Atelier van Lieshout, Zonder Titel (Reception desk, 1994) and Ontkieming (Germination, 2001)
As the good, the bad and the ugly, artistic cowboy Joep van Lieshout can flout all laws of the Dutch society.
In 1995, artist Joep van Lieshout started operating under the name Atelier Van Lieshout (AVL). This Atelier took shape in the form of a temporary self-sufficient, voluntary place of exile, a village that AVL named AVL-Ville and described as a pseudo-autarkic free haven. On 28 April 2001, AVL-Ville officially saw the light of day in the Rotterdam harbour area, complete with its own flag, transport, money and constitution.
AVL wants to cross the borders between art, commerce, design and architecture. The “AVL idea” is that all art objects at the same time can be utensils as well. Van Lieshout runs a successful “furniture company”, designed pieces of jewellery that can also serve as weapons, established a completely functioning farm “The Pioneers’ set”, published a guide book and designed spaces, machines and installations to slaughter pigs, founded the AVL Academy for artists and even knows his way as an (illegal) alcohol distiller.
Standardising takes centre stage in the furniture of AVL. Wooden furniture objects are covered with a layer of polyester in standard colours, suited for unlimited production. The furniture pieces fit into one another and can be combined. Objects can be ordered to measure: the atelier provided, for instance, the apple green sanitary fittings of Utrecht’s Centraal Museum, the soap-coloured sinks and toilet bowls of the Lille congress centre, the ochre yellow service trolleys for the New York Museum of Modern Art, the ten-metre wide, bright orange bar for the Museum Boijmans Van Beuningen, an office unit and kitchen for gallery owner Fons Welters and various pieces of furniture for Museum De Paviljoens.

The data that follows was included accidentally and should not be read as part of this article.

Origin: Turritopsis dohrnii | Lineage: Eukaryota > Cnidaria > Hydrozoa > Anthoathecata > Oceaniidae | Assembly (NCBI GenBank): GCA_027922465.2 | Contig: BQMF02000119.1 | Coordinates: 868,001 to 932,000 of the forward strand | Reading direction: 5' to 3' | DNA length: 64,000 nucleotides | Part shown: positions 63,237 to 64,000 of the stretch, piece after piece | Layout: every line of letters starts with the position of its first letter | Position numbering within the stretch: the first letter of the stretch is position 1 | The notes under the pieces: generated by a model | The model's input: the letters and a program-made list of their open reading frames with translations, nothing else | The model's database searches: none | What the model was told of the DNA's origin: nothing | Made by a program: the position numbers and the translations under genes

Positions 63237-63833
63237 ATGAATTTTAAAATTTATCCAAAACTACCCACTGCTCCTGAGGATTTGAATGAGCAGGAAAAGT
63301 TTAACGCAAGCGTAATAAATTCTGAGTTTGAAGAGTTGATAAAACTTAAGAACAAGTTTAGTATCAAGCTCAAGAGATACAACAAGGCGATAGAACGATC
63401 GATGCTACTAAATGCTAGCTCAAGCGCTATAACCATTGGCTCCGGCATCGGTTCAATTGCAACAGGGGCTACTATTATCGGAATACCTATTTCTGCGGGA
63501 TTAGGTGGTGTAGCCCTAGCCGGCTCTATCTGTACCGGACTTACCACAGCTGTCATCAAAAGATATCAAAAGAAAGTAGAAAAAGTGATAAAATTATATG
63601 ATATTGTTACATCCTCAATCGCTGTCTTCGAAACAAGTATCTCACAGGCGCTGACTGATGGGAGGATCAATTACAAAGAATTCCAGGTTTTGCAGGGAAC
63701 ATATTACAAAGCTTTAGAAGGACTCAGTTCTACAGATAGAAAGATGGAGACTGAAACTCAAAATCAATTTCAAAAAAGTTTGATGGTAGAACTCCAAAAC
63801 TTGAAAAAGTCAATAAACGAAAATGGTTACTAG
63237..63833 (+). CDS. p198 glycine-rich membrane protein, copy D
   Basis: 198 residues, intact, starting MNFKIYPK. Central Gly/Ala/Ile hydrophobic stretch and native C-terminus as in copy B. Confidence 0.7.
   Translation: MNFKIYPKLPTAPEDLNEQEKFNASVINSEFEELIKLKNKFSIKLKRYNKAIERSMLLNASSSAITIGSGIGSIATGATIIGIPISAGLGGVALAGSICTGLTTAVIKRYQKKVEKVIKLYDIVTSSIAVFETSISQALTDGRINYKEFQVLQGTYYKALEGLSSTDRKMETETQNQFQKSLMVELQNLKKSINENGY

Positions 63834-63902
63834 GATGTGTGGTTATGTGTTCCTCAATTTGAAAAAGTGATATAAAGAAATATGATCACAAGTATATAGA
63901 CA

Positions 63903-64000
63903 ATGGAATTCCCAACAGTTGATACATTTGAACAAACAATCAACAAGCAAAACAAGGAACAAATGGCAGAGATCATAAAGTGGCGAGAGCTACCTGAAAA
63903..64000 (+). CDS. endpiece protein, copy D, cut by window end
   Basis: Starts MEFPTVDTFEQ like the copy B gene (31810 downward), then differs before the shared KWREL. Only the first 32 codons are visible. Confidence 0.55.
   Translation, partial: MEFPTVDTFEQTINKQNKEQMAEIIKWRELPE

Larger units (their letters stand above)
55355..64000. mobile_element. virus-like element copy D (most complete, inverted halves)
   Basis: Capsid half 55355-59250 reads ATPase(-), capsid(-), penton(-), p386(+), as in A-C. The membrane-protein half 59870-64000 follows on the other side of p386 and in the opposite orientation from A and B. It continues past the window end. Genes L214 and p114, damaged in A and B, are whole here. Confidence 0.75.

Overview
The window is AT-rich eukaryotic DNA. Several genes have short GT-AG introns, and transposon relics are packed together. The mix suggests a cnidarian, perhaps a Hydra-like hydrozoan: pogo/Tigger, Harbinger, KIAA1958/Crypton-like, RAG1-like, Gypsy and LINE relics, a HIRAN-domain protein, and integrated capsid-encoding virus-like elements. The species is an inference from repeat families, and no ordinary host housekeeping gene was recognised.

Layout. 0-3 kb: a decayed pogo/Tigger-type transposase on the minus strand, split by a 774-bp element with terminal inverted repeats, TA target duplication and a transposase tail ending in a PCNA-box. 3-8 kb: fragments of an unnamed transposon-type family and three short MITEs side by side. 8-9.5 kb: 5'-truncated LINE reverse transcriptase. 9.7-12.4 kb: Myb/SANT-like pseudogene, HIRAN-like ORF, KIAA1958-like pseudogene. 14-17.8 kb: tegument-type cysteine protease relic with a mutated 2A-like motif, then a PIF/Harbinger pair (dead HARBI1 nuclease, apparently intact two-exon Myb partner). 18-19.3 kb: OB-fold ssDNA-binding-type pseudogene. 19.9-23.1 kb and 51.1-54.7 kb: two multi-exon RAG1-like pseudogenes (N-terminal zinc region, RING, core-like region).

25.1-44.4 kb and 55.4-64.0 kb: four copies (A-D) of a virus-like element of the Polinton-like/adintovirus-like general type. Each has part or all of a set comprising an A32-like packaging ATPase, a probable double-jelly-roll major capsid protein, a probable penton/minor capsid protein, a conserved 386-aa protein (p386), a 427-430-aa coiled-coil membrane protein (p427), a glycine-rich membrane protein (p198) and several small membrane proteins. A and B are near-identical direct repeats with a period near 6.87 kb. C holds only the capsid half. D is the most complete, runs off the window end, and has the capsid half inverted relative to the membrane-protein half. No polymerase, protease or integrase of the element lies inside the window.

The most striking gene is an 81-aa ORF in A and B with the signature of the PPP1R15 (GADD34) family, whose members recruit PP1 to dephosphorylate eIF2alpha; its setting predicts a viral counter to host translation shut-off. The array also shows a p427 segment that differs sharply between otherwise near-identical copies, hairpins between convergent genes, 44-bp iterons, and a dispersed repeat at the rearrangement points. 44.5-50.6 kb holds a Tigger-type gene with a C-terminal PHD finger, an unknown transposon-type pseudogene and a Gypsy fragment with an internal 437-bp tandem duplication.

One big artwork
As the good, the bad and the ugly, artistic cowboy Joep van Lieshout can flout all laws of the Dutch society. It turns out that idealism can be linked to the reality that surrounds it in an extremely handy way. The unconventional one acting as a clever businessman. This will never lead to a complete free haven, which isn’t the ambition of the “pseudo autarky” anyway. AVL is a continuous artistic process. It is one big artwork that is not tied to a utopian dream but to a heterotopy, or in his own words “a place that is different”.
 Press release AVL-Ville on the occasion of the opening on 28 April 2001
Joep van Lieshout, Reception Desk
Joep van Lieshout, 1963, Ravenstein
Atelier Van Lieshout, AVL-Ville
circa 1995, Rotterdam, the Netherlands
Reception desk, 1994
270 x 220 x 87 cm